This is contract law. There is nothing in legal codes that stipulated that this is valid, but rather that by signing a document that allowed for a signatory to void the contract if one of the terms was broken (don't do drugs... don't do criminal acts) is a valid agreement and the contract documented it was signed, thus the clean roommate was allowed to void his agreement without penalty for the exit because of the terms within. You can call it a loophole or a clause but it's perfectly valid as the contract was entered without any duress by both parties and the terms were violated.
It should also be pointed out most shows in the vein of "Judge Judy" are not actually being handled in a real courtroom setting or real civil trial, but a set that is designed to look like a court room. What is actually going on is a legal process called "Binding Arbitration" where both parties in a disagreement sign a separate contract stating that they will agree to the decision of a neutral arbiter, who need not be a judge (though having a legal background is very helpful). With rare exception, the outcome cannot be appealed or elevated to a real civil court (unless the losing party is not cooperating with the arbiter's judgement, or the case is dismissed without prejudice, which is judge speak for allowing a civil case to be refiled or filed with another court. Typically this happens when the plaintiff is the victim of something that requires a little more legal authority in the judgement.).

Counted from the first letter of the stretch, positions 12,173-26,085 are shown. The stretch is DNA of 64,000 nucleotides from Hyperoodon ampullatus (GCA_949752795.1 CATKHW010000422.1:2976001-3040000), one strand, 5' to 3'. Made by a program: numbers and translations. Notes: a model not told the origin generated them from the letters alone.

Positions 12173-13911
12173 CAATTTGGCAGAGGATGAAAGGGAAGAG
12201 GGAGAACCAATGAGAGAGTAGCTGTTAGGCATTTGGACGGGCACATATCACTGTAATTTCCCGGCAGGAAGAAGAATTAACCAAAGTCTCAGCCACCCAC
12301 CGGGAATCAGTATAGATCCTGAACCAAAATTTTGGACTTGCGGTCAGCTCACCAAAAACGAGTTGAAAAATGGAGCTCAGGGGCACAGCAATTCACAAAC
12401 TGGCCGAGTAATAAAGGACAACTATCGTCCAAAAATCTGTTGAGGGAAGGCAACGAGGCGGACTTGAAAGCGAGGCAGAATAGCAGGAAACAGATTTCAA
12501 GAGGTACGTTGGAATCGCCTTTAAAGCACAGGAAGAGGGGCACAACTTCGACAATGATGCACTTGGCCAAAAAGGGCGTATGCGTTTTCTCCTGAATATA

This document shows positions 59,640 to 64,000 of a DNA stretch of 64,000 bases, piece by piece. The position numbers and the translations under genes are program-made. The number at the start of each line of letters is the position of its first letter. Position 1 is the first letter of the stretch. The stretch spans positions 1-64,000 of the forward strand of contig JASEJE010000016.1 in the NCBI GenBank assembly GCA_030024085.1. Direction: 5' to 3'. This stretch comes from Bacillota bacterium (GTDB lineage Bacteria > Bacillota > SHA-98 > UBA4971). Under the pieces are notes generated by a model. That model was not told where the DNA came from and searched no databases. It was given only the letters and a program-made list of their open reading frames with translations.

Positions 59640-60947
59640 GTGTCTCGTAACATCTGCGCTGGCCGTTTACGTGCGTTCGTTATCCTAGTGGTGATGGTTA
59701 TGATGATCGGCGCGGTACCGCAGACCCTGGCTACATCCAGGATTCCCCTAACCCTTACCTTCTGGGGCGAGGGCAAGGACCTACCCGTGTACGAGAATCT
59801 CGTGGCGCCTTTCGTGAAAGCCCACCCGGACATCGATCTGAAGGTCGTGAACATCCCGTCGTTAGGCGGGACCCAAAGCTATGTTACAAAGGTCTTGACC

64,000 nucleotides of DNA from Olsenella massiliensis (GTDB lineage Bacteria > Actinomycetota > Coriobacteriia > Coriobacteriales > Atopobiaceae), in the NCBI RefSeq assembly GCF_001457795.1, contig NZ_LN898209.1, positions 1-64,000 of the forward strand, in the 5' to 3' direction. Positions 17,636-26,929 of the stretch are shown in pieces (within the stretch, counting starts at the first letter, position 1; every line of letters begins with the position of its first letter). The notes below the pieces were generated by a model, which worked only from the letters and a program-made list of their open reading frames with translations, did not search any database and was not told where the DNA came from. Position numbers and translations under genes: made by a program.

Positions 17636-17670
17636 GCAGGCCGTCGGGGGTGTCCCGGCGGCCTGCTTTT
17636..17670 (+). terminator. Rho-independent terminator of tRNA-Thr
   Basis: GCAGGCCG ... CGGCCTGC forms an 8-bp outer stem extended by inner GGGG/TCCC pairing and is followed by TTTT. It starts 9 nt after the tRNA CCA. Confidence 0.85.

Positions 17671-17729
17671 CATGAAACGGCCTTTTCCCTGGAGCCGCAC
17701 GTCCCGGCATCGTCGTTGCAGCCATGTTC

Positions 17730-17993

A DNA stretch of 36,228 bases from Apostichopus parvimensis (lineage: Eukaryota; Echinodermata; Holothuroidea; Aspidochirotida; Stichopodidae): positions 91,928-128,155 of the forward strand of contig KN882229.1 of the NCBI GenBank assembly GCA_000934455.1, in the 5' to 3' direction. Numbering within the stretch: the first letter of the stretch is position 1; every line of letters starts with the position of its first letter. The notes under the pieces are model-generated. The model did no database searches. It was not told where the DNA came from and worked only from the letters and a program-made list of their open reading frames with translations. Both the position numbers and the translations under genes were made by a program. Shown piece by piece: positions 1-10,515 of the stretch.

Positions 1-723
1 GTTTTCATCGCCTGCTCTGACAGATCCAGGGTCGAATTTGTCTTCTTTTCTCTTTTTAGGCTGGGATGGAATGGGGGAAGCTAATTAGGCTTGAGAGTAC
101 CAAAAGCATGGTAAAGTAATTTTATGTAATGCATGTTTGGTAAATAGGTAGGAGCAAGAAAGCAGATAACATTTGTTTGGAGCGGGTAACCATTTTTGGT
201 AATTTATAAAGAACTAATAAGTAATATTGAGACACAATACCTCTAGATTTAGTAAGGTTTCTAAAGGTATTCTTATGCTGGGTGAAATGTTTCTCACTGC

They also don't typically do this in a real court room but in a conference room. The court room trappings in these tv shows are for the audience. Arbitration does not create a legal precedence and typically the requested settlement must be small claims ($5,000 or less) though Judge Judy type shows will pay for travel and lodging for both parties and their witnesses regardless of outcome.